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World’s largest rhino farm acquired by conservation NGO

South Africa is home to o nearly 80 percent of the worlds rhinoceroses. AFP/File
South Africa is home to o nearly 80 percent of the world’s rhinoceroses. AFP/File

African Parks, a prominent non-governmental organisation, has taken ownership of the world’s largest rhino farm, located in South Africa. 

The sprawling farm, known as the “Platinum Rhino” site, spans 7,800 hectares and currently houses around 2,000 rhinoceroses. 

The acquisition is vital for safeguarding the world’s dwindling population of rhinos. 

South Africa, home to nearly 80 percent of the world’s rhinos, has long been plagued by poaching, primarily driven by the demand for rhino horns in Asian traditional medicine. Last year alone, 448 of these magnificent creatures were poached across the country, only a slight decrease from the previous year. It is despite intensified protection efforts in national parks like Kruger.

Previously owned by 81-year-old South African conservationist John Hume, the rhino farm was put up for auction earlier this year. Hume had expressed his desire to find a billionaire buyer who could continue his philanthropic mission. He invested around $150 million over the years in preserving the world’s second-largest land mammal. The farm’s hefty expenses were primarily dedicated to security and surveillance to deter poachers.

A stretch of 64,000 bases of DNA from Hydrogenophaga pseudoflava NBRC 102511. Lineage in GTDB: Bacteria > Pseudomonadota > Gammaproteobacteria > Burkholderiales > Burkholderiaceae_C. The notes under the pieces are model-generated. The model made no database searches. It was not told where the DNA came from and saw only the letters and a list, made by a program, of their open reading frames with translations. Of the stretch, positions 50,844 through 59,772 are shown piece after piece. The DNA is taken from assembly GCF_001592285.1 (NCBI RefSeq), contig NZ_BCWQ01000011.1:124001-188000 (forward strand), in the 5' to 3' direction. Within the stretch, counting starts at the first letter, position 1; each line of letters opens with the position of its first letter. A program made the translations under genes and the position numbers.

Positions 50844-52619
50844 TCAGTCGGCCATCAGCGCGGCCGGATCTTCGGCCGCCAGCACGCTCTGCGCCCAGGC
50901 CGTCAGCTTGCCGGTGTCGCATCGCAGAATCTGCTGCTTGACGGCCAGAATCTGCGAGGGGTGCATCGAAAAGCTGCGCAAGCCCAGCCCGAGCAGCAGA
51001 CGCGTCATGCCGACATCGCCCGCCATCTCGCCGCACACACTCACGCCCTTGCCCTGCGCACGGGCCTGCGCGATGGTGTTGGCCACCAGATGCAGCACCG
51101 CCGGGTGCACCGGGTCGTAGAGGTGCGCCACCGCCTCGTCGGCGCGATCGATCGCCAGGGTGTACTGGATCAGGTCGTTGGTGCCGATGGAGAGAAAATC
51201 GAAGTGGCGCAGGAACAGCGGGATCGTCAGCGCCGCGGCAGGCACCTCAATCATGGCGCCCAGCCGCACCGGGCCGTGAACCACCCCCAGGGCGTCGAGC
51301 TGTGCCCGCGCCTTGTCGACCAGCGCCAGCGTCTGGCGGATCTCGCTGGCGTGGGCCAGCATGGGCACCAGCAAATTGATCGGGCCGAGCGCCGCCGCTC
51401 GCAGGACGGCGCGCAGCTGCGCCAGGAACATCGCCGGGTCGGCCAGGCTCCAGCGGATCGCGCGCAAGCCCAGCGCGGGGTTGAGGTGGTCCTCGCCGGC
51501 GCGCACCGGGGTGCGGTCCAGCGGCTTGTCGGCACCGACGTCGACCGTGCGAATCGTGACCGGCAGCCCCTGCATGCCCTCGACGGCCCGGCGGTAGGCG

However, African Parks stepped in as the new owner when no suitable offers were received. The NGO aims to prevent the rhinos from being exposed to greater poaching threats. The “Platinum Rhino” site is currently home to approximately 15 percent of the world’s remaining wild population of southern white rhinos.

African Parks, renowned for managing 22 protected areas across the African continent, now has ambitious plans to reintroduce 2,000 southern white rhinos to their natural habitat over the next decade. 

The species, once on the brink of extinction in the late 19th century, has made a remarkable recovery thanks to sustained protection and breeding efforts.

The acquisition not only marks a significant step in rhino conservation but also highlights the ongoing challenges in protecting these huge creatures from the persistent threat of poaching in South Africa. 

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